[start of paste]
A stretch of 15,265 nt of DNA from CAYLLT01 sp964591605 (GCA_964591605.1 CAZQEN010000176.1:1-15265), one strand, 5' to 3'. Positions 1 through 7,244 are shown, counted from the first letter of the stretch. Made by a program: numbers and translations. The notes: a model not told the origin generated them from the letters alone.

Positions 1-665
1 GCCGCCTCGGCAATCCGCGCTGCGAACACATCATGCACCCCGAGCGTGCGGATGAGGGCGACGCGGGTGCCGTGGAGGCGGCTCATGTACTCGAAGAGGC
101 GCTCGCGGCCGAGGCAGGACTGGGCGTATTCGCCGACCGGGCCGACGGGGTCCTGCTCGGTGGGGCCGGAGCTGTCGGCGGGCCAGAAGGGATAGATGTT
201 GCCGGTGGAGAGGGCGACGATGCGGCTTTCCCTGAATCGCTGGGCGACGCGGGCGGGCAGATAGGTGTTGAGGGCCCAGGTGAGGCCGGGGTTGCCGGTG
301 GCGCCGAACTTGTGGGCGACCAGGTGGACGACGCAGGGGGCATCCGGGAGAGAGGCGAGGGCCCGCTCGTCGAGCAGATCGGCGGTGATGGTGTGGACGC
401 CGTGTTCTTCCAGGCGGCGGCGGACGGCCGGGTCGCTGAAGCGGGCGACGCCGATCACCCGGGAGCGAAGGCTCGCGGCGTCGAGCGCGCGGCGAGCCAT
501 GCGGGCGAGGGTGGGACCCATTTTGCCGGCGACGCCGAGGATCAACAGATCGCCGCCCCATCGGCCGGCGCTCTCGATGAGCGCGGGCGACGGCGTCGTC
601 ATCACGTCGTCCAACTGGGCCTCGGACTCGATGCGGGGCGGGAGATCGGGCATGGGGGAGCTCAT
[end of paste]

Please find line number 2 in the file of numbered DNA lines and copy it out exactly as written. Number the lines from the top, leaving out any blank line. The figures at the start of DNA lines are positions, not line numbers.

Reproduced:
Positions 1-665